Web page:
Class of 2015 Radford University graduate and self-described “proud Appalachian,” Keela Dooley Marshall has rather unexpectedly found her way back home as the Executive Director of the Floyd Center for the Arts.
When she first arrived on campus, she never imagined going on to graduate school, teaching art at universities or directing an arts center. She was simply driven by a passion for sculpture and metalsmithing.
Her professional shift was underway, however, when she met Professor Alison Pack, who took the aspiring artist under her wing and aimed her toward graduate school. While at Radford, she earned a Summer Undergraduate Research Fellowship grant, crafting a sterling silver teapot as her project.
Marshall (then Dooley) graduated with her Bachelor of Fine Arts in Studio Art, concentrating in metalsmithing and jewelry design, and was named the Art Department’s Most Outstanding Senior.
From there, Marshall went on to the University of North Texas for her Master of Fine Arts in metalsmithing and jewelry with a minor in sculpture. She then headed back east, becoming the lab manager of a printing and digital fabrication business, a program she developed within the Art Department at Appalachian State University.
Marshall says her new job is all about collaboration and she’s spending time and energy looking for grants and opportunities to connect the Floyd Center for the Arts to the community.
“I am daydreaming every day about what to bring to the center,” she said.
For example, she would like to create a “Fab Lab” like the ones she had in Texas and North Carolina. These “makerspaces” employ a wide variety of design and digital fabrication tools like laser cutters, vinyl cutters, CNC routers, and 3D printers.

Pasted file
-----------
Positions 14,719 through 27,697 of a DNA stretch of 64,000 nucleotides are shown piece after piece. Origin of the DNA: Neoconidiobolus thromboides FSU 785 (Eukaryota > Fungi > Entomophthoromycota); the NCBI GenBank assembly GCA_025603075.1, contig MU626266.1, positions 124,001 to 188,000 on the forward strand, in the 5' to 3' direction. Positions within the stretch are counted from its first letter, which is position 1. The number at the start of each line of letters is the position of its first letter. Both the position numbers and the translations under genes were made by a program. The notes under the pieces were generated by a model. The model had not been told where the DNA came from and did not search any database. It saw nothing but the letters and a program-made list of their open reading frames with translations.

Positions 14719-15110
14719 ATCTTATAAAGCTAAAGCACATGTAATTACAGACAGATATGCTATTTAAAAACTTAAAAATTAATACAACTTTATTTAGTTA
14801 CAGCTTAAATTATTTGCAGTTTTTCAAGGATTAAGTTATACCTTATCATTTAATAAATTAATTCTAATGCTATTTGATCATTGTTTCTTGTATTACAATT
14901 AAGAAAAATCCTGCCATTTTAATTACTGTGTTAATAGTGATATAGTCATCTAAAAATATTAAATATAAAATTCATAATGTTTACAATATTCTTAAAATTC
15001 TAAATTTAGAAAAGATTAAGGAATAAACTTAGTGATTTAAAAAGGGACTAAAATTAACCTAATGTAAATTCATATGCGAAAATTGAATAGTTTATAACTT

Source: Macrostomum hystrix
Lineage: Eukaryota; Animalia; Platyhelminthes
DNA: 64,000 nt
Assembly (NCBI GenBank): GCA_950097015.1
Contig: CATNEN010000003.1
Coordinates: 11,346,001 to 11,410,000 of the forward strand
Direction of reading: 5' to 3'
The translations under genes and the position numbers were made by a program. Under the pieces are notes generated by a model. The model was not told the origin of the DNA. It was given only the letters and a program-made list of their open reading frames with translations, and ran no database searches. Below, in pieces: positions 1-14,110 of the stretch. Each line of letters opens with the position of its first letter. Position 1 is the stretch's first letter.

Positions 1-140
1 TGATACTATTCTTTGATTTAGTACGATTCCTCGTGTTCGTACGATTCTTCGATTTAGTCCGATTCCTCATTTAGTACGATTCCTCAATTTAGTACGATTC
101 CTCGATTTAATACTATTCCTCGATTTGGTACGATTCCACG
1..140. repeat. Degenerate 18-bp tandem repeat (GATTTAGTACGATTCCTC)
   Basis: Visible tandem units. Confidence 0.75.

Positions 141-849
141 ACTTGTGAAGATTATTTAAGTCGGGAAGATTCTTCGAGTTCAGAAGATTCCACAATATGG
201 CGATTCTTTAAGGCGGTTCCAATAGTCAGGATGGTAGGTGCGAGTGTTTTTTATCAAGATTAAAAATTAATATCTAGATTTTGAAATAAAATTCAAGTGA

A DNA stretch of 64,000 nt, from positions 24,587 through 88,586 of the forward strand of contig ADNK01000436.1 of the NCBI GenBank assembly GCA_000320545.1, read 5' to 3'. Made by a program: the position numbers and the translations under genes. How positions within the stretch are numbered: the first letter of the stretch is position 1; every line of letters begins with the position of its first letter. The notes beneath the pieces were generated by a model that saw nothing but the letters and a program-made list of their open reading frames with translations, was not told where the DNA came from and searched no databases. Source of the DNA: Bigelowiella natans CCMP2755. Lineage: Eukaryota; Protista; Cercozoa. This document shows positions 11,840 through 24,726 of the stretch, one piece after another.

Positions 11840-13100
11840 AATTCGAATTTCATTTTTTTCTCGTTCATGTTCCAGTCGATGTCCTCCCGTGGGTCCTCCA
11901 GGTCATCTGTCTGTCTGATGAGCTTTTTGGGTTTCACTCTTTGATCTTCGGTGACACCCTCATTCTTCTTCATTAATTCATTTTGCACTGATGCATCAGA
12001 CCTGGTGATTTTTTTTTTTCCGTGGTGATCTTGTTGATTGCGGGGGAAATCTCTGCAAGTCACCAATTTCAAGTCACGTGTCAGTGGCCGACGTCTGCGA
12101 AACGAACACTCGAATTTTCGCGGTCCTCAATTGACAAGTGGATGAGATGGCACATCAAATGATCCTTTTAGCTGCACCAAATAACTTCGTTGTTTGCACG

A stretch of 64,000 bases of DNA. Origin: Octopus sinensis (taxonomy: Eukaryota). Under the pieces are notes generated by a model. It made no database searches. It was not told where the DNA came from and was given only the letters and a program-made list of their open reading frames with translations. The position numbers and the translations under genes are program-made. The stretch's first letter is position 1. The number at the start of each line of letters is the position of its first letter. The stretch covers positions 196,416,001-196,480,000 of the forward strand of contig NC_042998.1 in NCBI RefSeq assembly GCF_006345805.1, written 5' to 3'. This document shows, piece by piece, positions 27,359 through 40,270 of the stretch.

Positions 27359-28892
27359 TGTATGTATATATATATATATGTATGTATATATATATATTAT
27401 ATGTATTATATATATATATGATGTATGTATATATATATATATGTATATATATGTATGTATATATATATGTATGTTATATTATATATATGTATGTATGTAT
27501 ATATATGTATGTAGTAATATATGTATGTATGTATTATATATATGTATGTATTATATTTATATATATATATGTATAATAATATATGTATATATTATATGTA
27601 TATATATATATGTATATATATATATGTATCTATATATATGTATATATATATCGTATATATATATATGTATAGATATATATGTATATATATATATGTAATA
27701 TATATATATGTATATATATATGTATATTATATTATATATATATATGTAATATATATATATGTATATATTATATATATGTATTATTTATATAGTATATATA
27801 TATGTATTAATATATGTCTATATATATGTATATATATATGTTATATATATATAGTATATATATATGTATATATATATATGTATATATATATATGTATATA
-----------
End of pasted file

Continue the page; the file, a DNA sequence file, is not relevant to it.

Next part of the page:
“It is my goal to introduce the excitement of digital fabrication in the arts to the public; currently makerspaces are somewhat limited to academia,” she said.
She also wants to create a strong bond with Radford University and its art students. Marshall would like to see student interns and art exhibits in the future.
“I would like for the Floyd Center for the Arts to be an option for students to exhibit their artwork because I know from firsthand experience the struggle of searching for a gallery space and/or teaching opportunities,” she said.
Her first major exhibition as Executive Director is called “Mithila Medley: Contemporary Arts from an Ancient Culture in North India.” It draws in part from Radford University’s permanent collection and is part of a four-museum exhibition this fall of Indian art.
The Floyd Center for the Arts is located at 220 Parkway Lane South in Floyd and is open from 10 a.m. to 5 p.m. Monday through Saturday. With no entry fees, everyone is welcome. Information about upcoming events can be found at the center’s website: https://www.floydartcenter.org/